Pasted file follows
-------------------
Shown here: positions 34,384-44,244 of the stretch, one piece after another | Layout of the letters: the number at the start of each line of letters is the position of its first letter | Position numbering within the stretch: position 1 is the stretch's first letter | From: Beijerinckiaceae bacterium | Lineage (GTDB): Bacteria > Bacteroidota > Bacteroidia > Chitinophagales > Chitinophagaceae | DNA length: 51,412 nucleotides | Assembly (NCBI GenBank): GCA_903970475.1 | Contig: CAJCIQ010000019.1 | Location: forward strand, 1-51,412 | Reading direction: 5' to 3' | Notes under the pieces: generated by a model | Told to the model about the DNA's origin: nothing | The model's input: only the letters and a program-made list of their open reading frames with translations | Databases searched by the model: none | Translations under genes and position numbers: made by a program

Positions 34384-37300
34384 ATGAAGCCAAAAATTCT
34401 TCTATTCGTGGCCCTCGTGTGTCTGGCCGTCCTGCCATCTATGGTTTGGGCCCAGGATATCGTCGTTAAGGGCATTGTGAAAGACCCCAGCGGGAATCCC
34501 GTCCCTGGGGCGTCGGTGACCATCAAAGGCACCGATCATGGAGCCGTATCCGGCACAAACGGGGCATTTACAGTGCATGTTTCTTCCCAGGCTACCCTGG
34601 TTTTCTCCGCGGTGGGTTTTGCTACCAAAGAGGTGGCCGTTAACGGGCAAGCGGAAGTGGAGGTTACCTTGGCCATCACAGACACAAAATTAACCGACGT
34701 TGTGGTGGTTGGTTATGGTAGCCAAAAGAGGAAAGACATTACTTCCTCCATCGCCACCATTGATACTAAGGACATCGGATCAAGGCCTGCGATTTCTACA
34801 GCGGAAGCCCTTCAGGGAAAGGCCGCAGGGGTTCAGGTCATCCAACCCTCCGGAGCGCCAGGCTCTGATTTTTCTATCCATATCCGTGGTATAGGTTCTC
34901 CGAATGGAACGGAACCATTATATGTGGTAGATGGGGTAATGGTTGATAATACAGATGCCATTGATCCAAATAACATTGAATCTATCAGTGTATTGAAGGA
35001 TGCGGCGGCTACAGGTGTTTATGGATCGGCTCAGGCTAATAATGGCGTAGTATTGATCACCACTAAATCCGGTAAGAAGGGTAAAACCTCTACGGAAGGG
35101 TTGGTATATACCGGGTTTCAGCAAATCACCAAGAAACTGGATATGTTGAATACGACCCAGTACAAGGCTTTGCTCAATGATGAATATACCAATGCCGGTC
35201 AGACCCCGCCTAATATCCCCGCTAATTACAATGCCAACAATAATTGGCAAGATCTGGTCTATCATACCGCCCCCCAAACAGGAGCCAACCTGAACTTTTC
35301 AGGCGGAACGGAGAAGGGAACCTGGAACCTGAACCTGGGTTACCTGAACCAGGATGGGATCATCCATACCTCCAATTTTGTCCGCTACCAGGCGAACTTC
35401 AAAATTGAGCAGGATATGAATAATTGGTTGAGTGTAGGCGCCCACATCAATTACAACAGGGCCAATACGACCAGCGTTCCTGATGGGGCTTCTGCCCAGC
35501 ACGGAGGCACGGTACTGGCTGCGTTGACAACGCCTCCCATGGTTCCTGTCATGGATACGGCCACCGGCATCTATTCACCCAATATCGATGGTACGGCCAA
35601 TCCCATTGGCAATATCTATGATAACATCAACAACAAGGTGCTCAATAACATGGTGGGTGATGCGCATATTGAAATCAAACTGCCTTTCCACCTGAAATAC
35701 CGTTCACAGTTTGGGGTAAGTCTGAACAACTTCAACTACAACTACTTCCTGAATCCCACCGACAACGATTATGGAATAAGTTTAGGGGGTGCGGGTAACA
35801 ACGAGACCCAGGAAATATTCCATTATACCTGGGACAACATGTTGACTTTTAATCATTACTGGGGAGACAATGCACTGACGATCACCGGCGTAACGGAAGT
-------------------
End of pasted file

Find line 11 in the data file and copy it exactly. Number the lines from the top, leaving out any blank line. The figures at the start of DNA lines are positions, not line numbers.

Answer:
35101 TTGGTATATACCGGGTTTCAGCAAATCACCAAGAAACTGGATATGTTGAATACGACCCAGTACAAGGCTTTGCTCAATGATGAATATACCAATGCCGGTC